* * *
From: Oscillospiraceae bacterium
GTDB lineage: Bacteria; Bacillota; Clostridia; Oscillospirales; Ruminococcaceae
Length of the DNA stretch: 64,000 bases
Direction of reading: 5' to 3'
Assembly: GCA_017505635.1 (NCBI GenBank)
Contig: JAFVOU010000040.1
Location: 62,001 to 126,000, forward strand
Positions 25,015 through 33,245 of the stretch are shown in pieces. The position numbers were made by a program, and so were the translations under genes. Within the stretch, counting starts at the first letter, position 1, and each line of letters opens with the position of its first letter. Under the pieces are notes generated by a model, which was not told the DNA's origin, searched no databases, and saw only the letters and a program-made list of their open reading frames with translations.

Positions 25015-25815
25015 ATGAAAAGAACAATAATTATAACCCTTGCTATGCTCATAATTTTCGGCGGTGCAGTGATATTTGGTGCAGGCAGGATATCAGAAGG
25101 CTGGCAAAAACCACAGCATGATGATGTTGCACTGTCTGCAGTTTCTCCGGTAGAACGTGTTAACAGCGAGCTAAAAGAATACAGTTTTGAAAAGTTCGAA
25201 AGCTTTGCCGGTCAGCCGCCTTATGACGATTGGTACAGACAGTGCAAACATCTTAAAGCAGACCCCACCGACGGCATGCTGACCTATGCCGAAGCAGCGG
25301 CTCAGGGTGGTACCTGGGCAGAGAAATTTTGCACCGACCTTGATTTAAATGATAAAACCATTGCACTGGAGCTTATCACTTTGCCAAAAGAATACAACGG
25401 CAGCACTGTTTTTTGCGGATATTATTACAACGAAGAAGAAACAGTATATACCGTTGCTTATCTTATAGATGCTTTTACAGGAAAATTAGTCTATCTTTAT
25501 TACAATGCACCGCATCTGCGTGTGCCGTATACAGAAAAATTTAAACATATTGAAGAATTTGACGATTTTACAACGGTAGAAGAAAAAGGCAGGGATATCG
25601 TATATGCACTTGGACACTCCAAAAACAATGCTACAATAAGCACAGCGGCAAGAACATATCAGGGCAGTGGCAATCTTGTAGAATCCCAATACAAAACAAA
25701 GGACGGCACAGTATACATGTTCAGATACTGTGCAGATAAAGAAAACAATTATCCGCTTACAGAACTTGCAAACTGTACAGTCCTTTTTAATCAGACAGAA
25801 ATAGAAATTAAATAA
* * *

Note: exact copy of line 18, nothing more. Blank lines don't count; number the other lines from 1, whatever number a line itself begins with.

25801 ATAGAAATTAAATAA